Hap Arnold, the future Commanding General of U.S. Army Air Forces during World War II, took one look at the plane and bluntly told Cunningham that no Army flier would take off in it.
It turns out that Arnold wasn’t the only person to express concern. In August 1913, Cunningham requested to be detached from flight duty for one simple reason. As he put it, “My fiancé will not consent to marry me unless I give up flying.”
Sure enough, Cunningham detached from flight duty. But after they were married, his wife relented to his appeals and let him return to flying. Bless those tolerating spouses.
That story reminds all of us that Marine aviators could not do their job without the love and support of family. Even with better equipment and more advanced technologies than that clunker I talked about a century ago, our aviators still take incredible risks in order to defend our country. Let me thank all the family members who are here and who are around the world. All of them make it possible for Marine Aviation to continue to perform its essential mission for our country. Your love, your support, your incredible loyalty. All of that is so critical to our ability to keep America safe.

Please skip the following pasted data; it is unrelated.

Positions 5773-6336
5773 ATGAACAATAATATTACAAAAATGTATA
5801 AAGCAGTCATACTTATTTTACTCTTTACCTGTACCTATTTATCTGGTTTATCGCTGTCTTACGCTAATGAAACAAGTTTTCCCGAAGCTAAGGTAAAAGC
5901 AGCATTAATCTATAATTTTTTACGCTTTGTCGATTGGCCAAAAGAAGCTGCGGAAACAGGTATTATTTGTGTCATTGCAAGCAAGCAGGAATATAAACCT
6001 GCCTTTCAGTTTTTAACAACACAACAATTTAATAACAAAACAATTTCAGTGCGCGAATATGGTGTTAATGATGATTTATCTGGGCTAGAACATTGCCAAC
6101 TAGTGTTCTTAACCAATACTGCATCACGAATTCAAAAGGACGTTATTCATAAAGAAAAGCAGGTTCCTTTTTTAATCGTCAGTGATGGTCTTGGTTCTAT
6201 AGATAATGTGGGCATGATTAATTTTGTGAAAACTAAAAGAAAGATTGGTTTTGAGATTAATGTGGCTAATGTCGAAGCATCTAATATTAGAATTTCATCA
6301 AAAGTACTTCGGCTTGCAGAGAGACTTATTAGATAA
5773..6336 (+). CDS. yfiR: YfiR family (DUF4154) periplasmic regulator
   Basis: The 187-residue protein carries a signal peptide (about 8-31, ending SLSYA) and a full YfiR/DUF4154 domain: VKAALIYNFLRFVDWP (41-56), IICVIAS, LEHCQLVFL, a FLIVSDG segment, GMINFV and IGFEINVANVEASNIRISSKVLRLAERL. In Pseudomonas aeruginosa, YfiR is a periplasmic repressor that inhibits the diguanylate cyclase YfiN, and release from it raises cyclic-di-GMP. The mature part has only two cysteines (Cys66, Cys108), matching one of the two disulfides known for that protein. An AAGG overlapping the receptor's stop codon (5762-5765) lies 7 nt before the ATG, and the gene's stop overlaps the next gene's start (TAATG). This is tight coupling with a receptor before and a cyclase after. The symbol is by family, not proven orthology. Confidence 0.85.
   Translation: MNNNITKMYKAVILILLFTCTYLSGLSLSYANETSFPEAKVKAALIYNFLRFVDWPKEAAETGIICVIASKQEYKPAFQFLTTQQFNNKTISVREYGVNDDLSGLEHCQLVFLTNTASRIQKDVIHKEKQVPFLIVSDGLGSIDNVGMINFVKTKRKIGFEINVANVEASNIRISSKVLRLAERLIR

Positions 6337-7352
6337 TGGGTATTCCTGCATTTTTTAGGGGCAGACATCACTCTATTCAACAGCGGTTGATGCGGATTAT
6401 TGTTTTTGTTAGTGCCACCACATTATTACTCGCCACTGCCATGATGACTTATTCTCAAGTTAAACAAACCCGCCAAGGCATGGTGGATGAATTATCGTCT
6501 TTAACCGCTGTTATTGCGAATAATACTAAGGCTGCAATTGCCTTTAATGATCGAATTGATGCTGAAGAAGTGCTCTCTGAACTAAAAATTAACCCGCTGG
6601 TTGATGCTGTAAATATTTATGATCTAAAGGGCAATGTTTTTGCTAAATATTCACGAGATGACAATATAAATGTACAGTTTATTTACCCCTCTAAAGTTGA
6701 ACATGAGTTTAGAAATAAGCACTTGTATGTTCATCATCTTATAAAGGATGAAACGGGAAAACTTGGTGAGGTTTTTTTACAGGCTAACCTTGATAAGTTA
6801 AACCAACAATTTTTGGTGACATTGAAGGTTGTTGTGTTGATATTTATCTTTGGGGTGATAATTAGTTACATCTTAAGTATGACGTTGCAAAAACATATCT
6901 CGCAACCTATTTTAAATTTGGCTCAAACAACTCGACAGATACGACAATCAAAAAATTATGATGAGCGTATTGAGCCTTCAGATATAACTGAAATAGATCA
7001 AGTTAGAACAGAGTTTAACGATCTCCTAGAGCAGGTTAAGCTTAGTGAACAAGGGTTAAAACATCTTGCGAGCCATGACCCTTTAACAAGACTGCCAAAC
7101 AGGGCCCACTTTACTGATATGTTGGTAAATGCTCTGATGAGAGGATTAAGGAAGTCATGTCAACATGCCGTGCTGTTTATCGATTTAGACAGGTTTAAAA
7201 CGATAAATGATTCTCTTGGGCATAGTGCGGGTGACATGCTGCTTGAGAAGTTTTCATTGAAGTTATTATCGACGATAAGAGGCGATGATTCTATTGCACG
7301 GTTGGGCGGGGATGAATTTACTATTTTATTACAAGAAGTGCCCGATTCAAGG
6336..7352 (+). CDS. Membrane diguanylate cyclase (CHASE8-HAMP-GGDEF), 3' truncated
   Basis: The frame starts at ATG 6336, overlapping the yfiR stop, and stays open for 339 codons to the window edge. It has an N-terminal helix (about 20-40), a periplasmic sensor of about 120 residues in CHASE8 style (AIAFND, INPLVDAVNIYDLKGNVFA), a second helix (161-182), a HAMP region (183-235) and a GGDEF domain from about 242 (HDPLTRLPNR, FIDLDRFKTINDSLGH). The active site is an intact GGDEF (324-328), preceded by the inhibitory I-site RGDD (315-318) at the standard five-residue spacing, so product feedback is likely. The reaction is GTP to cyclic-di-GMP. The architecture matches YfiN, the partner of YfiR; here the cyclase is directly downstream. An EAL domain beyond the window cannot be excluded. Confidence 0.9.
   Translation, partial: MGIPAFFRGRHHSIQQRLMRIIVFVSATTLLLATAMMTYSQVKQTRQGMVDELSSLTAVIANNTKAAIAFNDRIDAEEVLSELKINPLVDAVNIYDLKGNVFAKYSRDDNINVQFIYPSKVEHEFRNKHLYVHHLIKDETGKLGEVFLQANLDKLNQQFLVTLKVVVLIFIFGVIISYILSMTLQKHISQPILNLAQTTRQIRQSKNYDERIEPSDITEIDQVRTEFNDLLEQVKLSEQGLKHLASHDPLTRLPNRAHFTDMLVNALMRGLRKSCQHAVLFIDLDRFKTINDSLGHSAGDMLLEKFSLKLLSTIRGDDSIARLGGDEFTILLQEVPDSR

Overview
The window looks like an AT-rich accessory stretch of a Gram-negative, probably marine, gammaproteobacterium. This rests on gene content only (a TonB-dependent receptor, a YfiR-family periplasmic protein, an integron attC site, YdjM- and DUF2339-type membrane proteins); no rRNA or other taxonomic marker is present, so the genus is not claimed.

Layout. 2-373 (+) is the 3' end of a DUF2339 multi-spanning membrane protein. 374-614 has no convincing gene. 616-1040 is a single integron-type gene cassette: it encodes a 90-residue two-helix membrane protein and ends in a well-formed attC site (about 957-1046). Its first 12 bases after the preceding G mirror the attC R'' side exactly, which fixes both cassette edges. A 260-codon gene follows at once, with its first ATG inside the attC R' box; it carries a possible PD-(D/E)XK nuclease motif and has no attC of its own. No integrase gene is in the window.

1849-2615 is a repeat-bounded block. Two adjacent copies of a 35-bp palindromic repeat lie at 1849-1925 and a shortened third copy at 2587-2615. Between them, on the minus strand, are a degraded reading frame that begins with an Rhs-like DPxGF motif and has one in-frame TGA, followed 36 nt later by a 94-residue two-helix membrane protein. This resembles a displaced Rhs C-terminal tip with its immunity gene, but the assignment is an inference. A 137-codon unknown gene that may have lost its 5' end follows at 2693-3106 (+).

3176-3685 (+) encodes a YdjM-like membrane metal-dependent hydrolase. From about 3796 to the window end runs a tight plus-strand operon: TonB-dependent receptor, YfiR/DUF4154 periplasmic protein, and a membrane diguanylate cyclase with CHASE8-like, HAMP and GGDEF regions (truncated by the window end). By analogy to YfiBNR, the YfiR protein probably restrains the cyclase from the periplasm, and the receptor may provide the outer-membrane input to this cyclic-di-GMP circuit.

From the very beginning, the spirit of courage and determination exemplified by Alfred Cunningham has been the legacy of Marine Aviation. It is a spirit driven by a mission to project power from ship to shore and support Marines on the ground. It is a spirit that has guided Marine pilots to achieve the unthinkable and dare the impossible with their aircraft.
That has been true from the raids at the end of World War I, to the Marine aces taking out Zeros and conducting strafing runs across the Pacific in World War II, to night defenses in Korea, to enemy assaults and daring rescues in Vietnam, to the present days in Iraq and Afghanistan. We thank God for the Marine pilots from Camp Leatherneck who support our troops on the ground and deal the enemy a heavy blow.
From one generation to the next, Marine pilots pass down their legendary fighting spirit from one pilot to another, telling them: “If you are not getting mud on your windshield, you’re flying too high!”